Exceedingly Rare / Important T. CRAFTS / NASHUA, NH Stoneware Face Pitcher, circa 1840

Summer 2022 Stoneware Auction

Lot #: 25

Price Realized: $30,000.00

($25,000 hammer, plus 20% buyer's premium)

PLEASE NOTE:  The American ceramics market frequently changes, often dramatically. Additionally, small nuances of color, condition, shape, etc. can mean huge differences in price. If you're interested in having us sell a similar item for you, please contact us here.

Auction Highlight:  Greatest Hits | Summer 2022 Auction | New England Stoneware | Face Jugs

Summer 2022 Auction Catalog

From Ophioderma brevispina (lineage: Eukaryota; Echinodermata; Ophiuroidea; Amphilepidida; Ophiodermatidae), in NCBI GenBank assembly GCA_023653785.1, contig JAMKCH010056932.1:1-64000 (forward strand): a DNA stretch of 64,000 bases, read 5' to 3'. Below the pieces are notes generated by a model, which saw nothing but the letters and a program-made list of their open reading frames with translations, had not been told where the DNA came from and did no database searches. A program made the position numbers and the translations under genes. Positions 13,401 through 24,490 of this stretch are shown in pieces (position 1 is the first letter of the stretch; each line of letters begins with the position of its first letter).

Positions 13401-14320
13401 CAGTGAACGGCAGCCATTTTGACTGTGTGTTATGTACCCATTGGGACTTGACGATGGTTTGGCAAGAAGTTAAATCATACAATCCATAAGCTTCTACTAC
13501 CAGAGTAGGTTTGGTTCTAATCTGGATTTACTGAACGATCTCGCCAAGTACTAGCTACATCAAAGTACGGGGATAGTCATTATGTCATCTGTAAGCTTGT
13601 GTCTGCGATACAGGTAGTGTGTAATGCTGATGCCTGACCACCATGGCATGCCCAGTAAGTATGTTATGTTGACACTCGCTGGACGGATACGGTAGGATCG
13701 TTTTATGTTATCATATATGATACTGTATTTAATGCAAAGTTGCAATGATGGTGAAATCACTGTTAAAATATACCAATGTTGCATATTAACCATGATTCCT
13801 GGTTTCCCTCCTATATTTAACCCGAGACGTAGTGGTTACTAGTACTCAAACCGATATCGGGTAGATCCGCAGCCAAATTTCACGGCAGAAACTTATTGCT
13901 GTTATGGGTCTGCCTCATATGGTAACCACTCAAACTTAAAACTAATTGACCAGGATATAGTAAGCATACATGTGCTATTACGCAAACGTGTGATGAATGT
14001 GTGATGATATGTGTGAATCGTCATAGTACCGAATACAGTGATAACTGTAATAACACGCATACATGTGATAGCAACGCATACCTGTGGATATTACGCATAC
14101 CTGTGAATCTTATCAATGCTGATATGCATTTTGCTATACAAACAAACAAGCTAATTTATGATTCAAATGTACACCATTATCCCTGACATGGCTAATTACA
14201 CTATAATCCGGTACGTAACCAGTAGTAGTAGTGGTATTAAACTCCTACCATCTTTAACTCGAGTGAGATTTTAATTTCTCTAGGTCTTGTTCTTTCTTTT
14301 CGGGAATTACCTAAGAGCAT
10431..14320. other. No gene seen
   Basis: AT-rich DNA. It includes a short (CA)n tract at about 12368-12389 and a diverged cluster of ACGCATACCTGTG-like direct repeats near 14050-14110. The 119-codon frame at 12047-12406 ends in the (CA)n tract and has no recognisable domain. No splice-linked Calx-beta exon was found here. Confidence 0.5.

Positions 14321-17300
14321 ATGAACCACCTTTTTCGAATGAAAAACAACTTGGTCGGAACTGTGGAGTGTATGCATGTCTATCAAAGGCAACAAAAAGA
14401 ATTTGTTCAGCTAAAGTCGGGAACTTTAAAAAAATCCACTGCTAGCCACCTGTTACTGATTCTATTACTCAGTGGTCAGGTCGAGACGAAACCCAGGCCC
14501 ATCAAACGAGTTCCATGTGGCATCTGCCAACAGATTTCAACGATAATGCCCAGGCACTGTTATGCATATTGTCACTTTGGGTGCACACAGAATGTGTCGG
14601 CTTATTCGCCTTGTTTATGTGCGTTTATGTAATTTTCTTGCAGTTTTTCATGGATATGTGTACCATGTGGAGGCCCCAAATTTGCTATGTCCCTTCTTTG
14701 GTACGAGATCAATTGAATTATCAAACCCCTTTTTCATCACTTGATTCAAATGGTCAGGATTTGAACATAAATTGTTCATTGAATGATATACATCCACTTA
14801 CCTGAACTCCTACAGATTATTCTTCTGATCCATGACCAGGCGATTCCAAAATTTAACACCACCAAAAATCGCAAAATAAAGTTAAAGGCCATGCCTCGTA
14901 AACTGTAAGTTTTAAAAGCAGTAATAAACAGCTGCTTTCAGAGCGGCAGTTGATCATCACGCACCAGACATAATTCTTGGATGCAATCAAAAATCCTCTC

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Exceedingly Rare and Important Stoneware Presentation Face Pitcher, Impressed "SLOOP ORANGE" and "T. CRAFTS & CO. / NASHUA.," Martin Crafts, Nashua, NH, circa 1840, thin-walled, ovoid pitcher with tooled collar, decorated with a hand-modeled and sculpted clay face, including eyes with impressed pupils and irises, incised eyelashes and brows, a Roman nose with carved nostrils, ears with incised details, a broad chin, and slightly-open mouth. Impressed on forehead with the words, "SLOOP ORANGE." Further impressed below the chin with the maker's mark, "T. CRAFTS & CO. / NASHUA." Surface covered in a dipped brown Albany slip glaze. This work survives as one of a few stoneware face vessels produced in the New England potting tradition and one of a relatively small number of signed American ceramic face vessels from the 19th century. Featuring life-like modeling including a philtrum above the lip, cleft in its chin, raised cheeks, and delicate attention to the eyes, the craftsmanship of this work rivals the highly-stylized renderings of the human face produced further south. Also unusual is its calm demeanor, differing markedly from the bared-tooth faces common to most other regions where this form was produced. The name "SLOOP ORANGE" suggests the pitcher was made for use at sea, with the face possibly representing a sea captain. (It is likely that the referenced ship is that of the same name owned in part by a Moses Crafts in the fourth quarter of the eighteenth century, sailing between New York City and Newburgh, NY. This same sloop was in operation well into the nineteenth century, and while it is unclear if this is the same Moses Crafts who happened to be Martin Crafts' grandfather, it is very likely that this pitcher was inspired by some familial connection.) The face includes piercing to the ear, possibly indicating a sailor of some sort, although piercing to the ears is a trait that is surprisingly documented on face vessels from a number of regions. The pitcher was made by Martin Crafts (b. 1809) at a pottery built in Nashua, New Hampshire as an extension of the well-established Whately, Massachusetts pottery of his father, Thomas (b. 1781). Martin, who had learned the potter's trade in Whately, arrived in Nashua in 1839 after starting another family pottery in Portland, Maine for five years. Crafts was clearly a skilled turner and versatile decorator with a flare for the artistic. An outstanding water cooler with incised eagle design bearing Craft's Nashua stamp resides in the collection of the Art Institute of Chicago. A related and highly important face pitcher made in Whately in 1833 by Crafts' younger brother, Elbridge Gerry Crafts, bears the impressed inscriptions "A FRIEND TO MY COUNTRY / E.G. CRAFTS / WHATELY MASS. / O.THE.DEMOCRATICK.PRESS/ UNITED WEE STAND,DIVIDED,WEE,FALL." Using impressed lettering across the face in a similar manner, but lacking the sophistication in modeling, it indicates face vessels were something produced more broadly within the family. While the Sloop Orange pitcher's artistic value and rare impressions classify it as a masterwork within the field of American face vessels, its New England origin brings new questions to this complex and mysterious category of ceramic art. Literature: For a related Whately, MA face pitcher, see Stradling, The Art of the Potter, p. 96. Loss to one ear. A chip and small nick to opposite ear. H 9".




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